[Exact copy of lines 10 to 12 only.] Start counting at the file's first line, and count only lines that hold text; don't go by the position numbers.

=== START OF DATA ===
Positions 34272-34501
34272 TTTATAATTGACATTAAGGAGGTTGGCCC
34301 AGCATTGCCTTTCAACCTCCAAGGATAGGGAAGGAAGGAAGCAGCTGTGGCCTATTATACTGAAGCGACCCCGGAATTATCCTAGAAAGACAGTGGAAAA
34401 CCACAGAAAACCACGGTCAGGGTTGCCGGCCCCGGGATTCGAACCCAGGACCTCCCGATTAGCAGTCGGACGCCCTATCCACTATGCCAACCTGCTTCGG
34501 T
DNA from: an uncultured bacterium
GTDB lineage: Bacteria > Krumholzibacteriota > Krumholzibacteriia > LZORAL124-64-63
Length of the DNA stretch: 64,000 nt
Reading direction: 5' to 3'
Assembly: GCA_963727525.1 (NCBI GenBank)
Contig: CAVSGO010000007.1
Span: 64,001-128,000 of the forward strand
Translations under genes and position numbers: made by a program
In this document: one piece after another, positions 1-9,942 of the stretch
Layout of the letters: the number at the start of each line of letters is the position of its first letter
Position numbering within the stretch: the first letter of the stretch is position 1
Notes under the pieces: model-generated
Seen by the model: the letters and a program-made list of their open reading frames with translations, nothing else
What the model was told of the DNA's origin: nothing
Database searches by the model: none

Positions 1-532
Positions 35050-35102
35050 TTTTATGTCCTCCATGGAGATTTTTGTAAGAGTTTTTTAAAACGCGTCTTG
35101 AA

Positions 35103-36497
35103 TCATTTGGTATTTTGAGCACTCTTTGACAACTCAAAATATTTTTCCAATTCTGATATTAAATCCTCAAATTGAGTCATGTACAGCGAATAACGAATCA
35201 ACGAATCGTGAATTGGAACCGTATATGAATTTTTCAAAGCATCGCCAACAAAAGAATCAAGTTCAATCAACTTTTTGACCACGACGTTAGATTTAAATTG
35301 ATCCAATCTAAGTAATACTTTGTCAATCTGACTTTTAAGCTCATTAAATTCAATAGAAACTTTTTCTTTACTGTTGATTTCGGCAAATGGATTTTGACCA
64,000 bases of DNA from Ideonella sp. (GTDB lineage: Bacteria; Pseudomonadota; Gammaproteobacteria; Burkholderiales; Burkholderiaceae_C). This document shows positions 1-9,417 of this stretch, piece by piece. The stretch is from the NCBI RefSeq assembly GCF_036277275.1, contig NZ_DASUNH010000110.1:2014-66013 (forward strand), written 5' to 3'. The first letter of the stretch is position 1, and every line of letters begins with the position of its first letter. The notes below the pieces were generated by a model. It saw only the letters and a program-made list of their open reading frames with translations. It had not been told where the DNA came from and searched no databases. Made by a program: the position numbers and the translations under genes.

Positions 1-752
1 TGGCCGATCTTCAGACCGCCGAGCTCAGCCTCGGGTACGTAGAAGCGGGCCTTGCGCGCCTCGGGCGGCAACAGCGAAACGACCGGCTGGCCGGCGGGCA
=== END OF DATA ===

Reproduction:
Assembly: GCA_963727525.1 (NCBI GenBank)
Contig: CAVSGO010000007.1
Span: 64,001-128,000 of the forward strand